What content marketing methods haven’t worked well for you?
I find Twitter to be pretty worthless, to be honest. Engagement is crap, and even if you do manage to start some kind of conversation, the click-through rate tends to be abysmal.
What do you think are some good habits every wannabe blogger needs to develop in order to ensure success?
Wake up at the same time every day. Commit to sitting in front of the computer for roughly the same amount of time every day. Take weekends off, unless you are a travel blogger and your trip occurs on the weekend – don’t wait until Monday to Instagram photos from the weekend! Make your to-do list as far in advance as you can, and if you find yourself with a “Work Day” (i.e., Monday-Friday) but no work, make some work. Blogging is a real job (or, as I alluded to earlier, several real jobs), and if you want to be successful at it, you need to work grown-up hours. Which is not to say 40 hours, but you need to be productive at least once a day during the work week.
What are bad habits successful bloggers should make sure to ditch?
Don’t go out of your way to read competitors’ blogs, even if they’re your friends. Fixating too much on other blogs, especially if you perceive them as being more “successful” than yours, will detract you from the work that will ultimately take yours to the next level, which is matching it as closely with your personality and other idiosyncrasies as possible.
To be sure, while networking in general is important, many bloggers I know could benefit from spending half the time they brown-nose on their content, their strategy, and their overall brand. It’s great to be well-known and well-liked, but ultimately your success boils down to your product. And no one likes a turd, not even a polished one.
What’s your strategy for developing content ideas for your site?
When I’m traveling it’s very simple: I create narrative photo essays that blend my own experience discovering a destination with the factual details anyone traveling there will need to do. It’s equal parts information, inspiration, entertainment, and empowerment.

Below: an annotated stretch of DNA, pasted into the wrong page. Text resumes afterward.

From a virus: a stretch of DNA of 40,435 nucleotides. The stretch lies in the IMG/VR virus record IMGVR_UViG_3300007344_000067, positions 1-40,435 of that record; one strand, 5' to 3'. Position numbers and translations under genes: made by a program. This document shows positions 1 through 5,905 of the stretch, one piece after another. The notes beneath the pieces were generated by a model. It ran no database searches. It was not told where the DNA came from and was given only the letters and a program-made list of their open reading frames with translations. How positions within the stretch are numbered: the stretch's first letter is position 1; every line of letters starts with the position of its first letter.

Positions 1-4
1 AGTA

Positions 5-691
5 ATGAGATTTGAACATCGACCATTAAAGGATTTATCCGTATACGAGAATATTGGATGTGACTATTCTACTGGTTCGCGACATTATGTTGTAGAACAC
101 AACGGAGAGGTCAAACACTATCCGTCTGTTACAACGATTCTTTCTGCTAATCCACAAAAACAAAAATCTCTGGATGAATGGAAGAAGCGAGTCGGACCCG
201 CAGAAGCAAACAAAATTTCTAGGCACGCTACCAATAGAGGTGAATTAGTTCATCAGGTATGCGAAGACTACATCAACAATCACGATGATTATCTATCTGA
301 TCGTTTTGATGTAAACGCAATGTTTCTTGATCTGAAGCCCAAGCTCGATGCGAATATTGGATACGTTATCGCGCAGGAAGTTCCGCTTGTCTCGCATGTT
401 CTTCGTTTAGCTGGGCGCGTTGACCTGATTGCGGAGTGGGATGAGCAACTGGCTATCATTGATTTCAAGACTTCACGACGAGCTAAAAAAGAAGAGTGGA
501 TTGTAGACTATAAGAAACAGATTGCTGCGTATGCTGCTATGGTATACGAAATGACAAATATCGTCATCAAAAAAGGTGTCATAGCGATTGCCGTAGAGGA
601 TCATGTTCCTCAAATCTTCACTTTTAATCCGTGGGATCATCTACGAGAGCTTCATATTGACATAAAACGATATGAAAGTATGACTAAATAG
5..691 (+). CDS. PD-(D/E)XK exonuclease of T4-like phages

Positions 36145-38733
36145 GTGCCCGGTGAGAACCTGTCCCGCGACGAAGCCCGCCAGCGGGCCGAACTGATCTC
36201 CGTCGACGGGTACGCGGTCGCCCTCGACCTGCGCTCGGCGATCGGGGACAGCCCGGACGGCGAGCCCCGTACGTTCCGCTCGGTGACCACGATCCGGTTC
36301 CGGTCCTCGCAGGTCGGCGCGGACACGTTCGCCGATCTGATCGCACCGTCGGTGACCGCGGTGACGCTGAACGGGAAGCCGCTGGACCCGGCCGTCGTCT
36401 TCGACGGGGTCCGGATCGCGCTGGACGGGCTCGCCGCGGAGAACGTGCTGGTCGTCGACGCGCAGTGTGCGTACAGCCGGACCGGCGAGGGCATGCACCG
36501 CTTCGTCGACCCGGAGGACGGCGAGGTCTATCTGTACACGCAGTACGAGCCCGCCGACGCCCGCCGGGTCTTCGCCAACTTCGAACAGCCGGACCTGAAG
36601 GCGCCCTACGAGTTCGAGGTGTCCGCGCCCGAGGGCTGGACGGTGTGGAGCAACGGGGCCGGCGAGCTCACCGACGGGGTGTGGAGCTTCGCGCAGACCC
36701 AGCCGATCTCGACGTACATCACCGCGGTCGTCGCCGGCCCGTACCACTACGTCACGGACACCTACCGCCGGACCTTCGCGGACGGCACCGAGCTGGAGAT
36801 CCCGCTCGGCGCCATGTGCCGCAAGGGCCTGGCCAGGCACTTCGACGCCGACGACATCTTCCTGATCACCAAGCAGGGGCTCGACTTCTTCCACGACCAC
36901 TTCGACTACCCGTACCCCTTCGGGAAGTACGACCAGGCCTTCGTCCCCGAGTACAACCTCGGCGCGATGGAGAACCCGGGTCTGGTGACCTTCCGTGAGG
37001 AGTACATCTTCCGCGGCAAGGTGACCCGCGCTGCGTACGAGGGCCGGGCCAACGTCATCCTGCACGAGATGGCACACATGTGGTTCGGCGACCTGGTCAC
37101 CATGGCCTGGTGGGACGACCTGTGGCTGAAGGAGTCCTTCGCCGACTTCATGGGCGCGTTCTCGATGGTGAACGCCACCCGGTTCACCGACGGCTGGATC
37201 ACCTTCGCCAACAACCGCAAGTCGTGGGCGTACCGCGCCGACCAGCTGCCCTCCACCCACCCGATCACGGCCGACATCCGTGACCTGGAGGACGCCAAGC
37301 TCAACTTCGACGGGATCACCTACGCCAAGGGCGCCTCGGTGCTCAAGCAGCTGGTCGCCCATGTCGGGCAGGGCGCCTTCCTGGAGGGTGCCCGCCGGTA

As far as other content, I always keep a “Sticky” open on my Mac, and a “Note” on my phone, and I just jot down ideas whenever they come to me. If I keep an idea there for a while and I don’t decide I hate it after a few days, I add it to my schedule (which I described earlier), which effectively commits me to writing it.
In general, I’m a person who can be inspired by anything – I free associate very easily. I’m also very opinionated, probably too much so.
Beautiful photos seem to be one of the most important aspects of travel blogging – can you offer advice on taking better photos? What do you look for? What do you avoid?
No. 1: Buy a real camera. Your smartphone – no matter how good Apple or Samsung tells you its camera is, and no matter how good you are at masking the crap quality of the photos with Instagram filters – is not a real camera.
It will be years or even decades before cameras inside non-camera devices can produce photos at the resolution of DSLR cameras, let alone allow the photographer the same level of control, and if you are serious about imagery, buy a real camera – I prefer Nikon for a lot of reasons.
As far as photography itself, my first tip is to go with your own eye. Just as the best writing advice is to “write what you know,” the best photography advice is to photograph what you see. Obviously, you should augment this by following best practices like using the rule of thirds and learning (via experience, not coursework, in my opinion) how to use light, shadow, and color to your advantage, but at the end of the day, a good photo is one which births your own internal perspective into a tangible, physical form.
Finally, I’d say a good photographer – at least one who also aims to be a good online publisher – must be a good curator. If you don’t delete at least half your photos before you load them onto your computer, or if you include more than 10 percent of those in blog or social media posts, you’re probably not critical enough of your own work. The best photographers in the world aren’t those who only take great photos (these people don’t actually exist), but the ones who know what makes their photos great and only shows those aspects of their work.